Category Archives: Mythology

Days of Honey

France & Vincent


“When the sun rose once again it was more than a new dawn for the world. A new order, a new era had begun.

And it was time.

We from whom the stars were seeded were sent to earth to walk amongst you. We wore flesh like a garment, clothing our immanence, choosing the limitation of your little lives as our place of working.

The people were nomads, chasing subsistence where the water rose and the animals ran. We could do nothing with them except seek them across the desert. How were we to teach them if they could not stay still? How could they listen if their days were taken by their need for survival? Indeed, we saw such violence and starvation in that arid land that even the gods wept.

It was a problem.

Famine and war had raped the earth and the people were little more than…

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Contexts: the flood…

The Silent Eye


‘Various stories relating a catastrophic flood are told by classical authors.

These flood stories may derive from a single Mesopotamian original used in travellers tales for over two thousand years along the great Caravan Routes of Western Asia.

In the Epic of Gilgamesh the ‘Flood Story’ is used to mark the time in history after which it was no longer possible for a mortal to win immortality.

The Flood is also important in wider Mesopotamian Tradition as it marks the end of the period when the Seven Sages lived on earth and brought to mankind the arts of civilisation…

The various derivations of the Flood Hero’s name, or epithets, attest to this transition… ‘Extra-Wise’ ‘He Found Life’ ‘The Far-Distant’ ‘The Green One’.’


… Wen and I are still in the British Museum mulling over one of the information boards.

We don’t normally hold with ‘establishment views’ but this…

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Songs of the Stone: monkish mead…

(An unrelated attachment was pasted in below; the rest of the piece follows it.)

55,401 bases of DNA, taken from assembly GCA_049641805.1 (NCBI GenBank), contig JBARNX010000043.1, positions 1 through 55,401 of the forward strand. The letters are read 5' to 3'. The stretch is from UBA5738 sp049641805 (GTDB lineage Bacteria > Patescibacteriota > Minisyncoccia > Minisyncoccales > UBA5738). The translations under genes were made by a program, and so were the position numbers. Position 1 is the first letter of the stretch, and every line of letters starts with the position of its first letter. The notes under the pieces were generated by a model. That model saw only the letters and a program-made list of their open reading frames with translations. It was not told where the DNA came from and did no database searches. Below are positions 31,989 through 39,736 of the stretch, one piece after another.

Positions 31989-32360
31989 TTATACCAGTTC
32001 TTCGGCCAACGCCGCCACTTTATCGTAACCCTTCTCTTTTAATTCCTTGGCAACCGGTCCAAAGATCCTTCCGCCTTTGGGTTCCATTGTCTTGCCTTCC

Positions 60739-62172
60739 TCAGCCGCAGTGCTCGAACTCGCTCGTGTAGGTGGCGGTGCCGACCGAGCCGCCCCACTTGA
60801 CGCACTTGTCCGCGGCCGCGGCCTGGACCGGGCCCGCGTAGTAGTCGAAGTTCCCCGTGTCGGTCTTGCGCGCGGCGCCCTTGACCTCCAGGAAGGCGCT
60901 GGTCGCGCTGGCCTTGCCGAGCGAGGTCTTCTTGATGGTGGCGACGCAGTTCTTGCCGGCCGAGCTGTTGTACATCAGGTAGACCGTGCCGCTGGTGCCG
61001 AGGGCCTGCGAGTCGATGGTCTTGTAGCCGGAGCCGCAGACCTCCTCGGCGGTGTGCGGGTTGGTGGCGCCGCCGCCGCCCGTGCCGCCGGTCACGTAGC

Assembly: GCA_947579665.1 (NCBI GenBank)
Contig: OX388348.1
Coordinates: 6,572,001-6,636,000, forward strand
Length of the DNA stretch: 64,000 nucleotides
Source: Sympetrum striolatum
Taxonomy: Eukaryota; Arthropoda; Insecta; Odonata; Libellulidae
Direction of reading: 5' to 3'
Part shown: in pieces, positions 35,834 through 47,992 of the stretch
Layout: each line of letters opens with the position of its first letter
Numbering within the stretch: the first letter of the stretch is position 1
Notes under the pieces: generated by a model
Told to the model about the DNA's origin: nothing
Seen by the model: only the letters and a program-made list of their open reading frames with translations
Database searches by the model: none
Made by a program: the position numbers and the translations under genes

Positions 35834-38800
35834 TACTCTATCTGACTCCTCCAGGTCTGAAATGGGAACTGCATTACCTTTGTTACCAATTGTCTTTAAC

France & Vincent







“Sea-mist,” repeated Kieron, thirteen-hundred years before those words were uttered.

“Dragon’s Breath,” snorted Bark Jaw-Dark into the dancing particles of icy-air which swirled about his head, “And I’ve never know a world be the same once it’s raised.”

“There’s a boat out there,” said Kieron with some surprise and no little concern.

He planted his staff deep in the good earth and rested his weight on it.

“Ring the bell!”

He shouted over his shoulder into the white-soup of gloom behind him before turning to look back out across what could be seen of the sound.

Somewhere far away a bell clanged mournfully, and the slow, rhythmic plash of oar in water grew more and more distinct…

Before the cowled forms in the boat could be properly discerned, a shrill call broke the ponderous air like a banshee’s keen…

“We are come seeking that…

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The Marsh King’s Daughter II…



‘…The Earth will see you on through this time…’


…There always is.

The Marsh King sinks back beneath the waters with the unnamed Egyptian Princess in his thrall.

Some time later a green shoot with a water-lily bud appears above the slime.

The bud unfurls to reveal a small girl-child.

The child is spotted by a watching Stork and is taken to a barren Viking couple who, quite naturally, are enthralled with the gift and immediately besotted with the child.

Children normally display both the physical and temperamental characteristics of their ancestors, predominantly their parents, and usually in more or less equal measure.

Here, these tendencies are pronounced.

Helga, for this is the name the Viking couple choose for her, is a beautiful girl-child during the day, albeit displaying a strong blood-thirsty streak, whilst as the sun sets she turns into a compassionate, toad-like monster!

Is the name significant?

How important is it that Helga is the only named character in the story?

Could any device be better chosen to make us consider the diurnal polarity of Day and Night and their profound affects upon our consciousness and its natural tendencies?

Cold mountain…

Warm earth…

If we are in any doubt as to what we are to make of these devices we are introduced to the somnambulistic nature of both Denmark and the nether regions of Marsh-Land later in the tale.

To make matters worse, Helga’s apparent beauty beguiles all those who gaze upon her and blinds them to the reality of her brutish day-time nature.

It is only her adoptive Viking mother who witnesses and begins to see and realise the true nature of the problem presented to both her, and by extension us, in the form and expressions displayed via the mysterious Marsh King’s Daughter.